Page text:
Bridging An oceAn with

    kindness “I recently cared for an elderly gentleman

    who was approaching the end of his life. The

    gentleman’s next of kin was living in the US,

    and wasn’t familiar with the legalities of his

    care and the Fair Deal system. I stayed in

    regular phone contact with his next of kin, to

    keep them informed, and to explain what was

    happening, the process and their relative’s

    declining health. Sadly, the gentleman passed

    away shortly after. When the next of kin

    arrived home from the States, they came to

    the care unit and we met for the first time.

    They greeted me with a massive hug; and

    expressed their gratitude for the way I had

    treated them throughout this difficult time.”

    hello, my nAme is declAn

    “My baby girl fell out of her cot banging

    her head on a wooden floor. She fell heavily

    and seemed dazed after the bang so not

    wanting to take any chances we went

    straight to the Emergency Department.

    She was triaged and eventually seen by the

    team – the registrar immediately introduced

    himself saying ‘Hello, my name is Declan.’

    He made eye contact as he spoke to me

    before looking at my little one. The amazing

    effect of only a couple of words made all

    the difference in an anxious moment. These

    simple actions were really reassuring and I

    immediately trusted him to do the best for

    my little girl that night. When you’re feeling

    vulnerable it really helps to have people you

    can trust around to help.”

    it’s okAy to Apologise

    “A colleague shared a story about a time

    when she was stressed and ended up being

    sharp on the phone to her colleague. After a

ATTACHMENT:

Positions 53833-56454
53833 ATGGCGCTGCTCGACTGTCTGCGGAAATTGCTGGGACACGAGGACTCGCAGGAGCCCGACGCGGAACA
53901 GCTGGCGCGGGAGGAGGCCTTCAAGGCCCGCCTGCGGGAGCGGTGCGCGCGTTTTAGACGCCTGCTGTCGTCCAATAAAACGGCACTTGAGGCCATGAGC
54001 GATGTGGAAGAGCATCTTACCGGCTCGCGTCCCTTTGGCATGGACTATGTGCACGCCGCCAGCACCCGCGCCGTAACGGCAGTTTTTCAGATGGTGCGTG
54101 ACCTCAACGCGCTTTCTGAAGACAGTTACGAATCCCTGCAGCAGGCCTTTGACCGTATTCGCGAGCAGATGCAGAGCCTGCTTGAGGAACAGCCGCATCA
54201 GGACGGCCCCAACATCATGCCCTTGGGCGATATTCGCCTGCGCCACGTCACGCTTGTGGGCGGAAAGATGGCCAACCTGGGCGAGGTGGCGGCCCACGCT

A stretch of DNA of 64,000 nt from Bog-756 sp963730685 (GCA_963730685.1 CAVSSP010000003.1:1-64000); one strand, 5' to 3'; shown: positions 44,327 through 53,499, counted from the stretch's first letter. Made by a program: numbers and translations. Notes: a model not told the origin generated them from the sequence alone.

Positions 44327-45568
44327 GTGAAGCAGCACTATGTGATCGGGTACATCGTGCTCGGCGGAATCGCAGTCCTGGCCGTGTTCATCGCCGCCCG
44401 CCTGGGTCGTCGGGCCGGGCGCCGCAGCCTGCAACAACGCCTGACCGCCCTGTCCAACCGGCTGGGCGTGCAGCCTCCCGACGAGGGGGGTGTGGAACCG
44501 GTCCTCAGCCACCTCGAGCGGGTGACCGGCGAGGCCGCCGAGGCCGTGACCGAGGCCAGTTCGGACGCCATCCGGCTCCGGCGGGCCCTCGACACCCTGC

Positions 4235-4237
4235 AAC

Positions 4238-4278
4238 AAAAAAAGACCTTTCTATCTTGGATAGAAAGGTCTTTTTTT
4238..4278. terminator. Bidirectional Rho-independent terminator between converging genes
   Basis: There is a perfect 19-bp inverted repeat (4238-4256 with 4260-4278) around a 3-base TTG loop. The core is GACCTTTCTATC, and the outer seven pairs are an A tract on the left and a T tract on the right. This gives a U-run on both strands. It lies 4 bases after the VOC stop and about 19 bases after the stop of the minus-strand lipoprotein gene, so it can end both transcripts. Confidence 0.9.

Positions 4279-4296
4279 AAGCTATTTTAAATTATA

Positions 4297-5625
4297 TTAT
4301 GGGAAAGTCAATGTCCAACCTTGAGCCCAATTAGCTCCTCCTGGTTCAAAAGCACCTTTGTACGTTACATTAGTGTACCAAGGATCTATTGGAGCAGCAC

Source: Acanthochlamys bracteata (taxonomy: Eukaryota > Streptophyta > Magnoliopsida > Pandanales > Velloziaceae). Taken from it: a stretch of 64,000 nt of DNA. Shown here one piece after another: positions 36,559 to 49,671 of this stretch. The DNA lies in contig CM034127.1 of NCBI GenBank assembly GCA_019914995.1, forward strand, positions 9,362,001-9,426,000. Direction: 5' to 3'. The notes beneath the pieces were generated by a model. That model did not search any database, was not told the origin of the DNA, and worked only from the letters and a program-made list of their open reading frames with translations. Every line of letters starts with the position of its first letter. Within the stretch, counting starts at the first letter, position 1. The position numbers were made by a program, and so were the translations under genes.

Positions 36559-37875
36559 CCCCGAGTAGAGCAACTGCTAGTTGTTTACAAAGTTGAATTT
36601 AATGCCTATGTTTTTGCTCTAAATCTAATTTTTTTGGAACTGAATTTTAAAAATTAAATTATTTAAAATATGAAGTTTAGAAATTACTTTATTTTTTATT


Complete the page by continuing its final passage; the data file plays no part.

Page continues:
short while and had taken a moment to cool

    down she realised that her stress may have

    impacted on her colleague so she called

    her back. She apologised and reassured her

    that it was nothing personal. The colleague

    appreciated the call back.”

    smAll things cAn mAke A Big difference

    “I am a community occupational therapist and worked with an elderly couple until recently. Sadly the

    elderly lady passed away. At the time her husband’s great concern in the midst of his grief was that he

    would not be able to sit by his wife at the wake in the funeral home due to his limited mobility. On finding

    this out I arranged for a suitable chair and other equipment to be brought from the local day hospital

    to the funeral home so the man could comfortably say goodbye to his loved one in the company of his

    friends and family. It really was nothing as its just part of my job but I knew he appreciated it”

    mAny hAnds mAke light work

    “A colleague recently experienced a situation where her team really supported her and helped her out. She was leading a research project and an issue had been

    raised that needed to be sorted out quickly. She went to the next meeting of the group feeling worried about the issue and how it was going to be resolved. Without having to ask for help, her colleagues sprang in to help sort out the problem. They talked it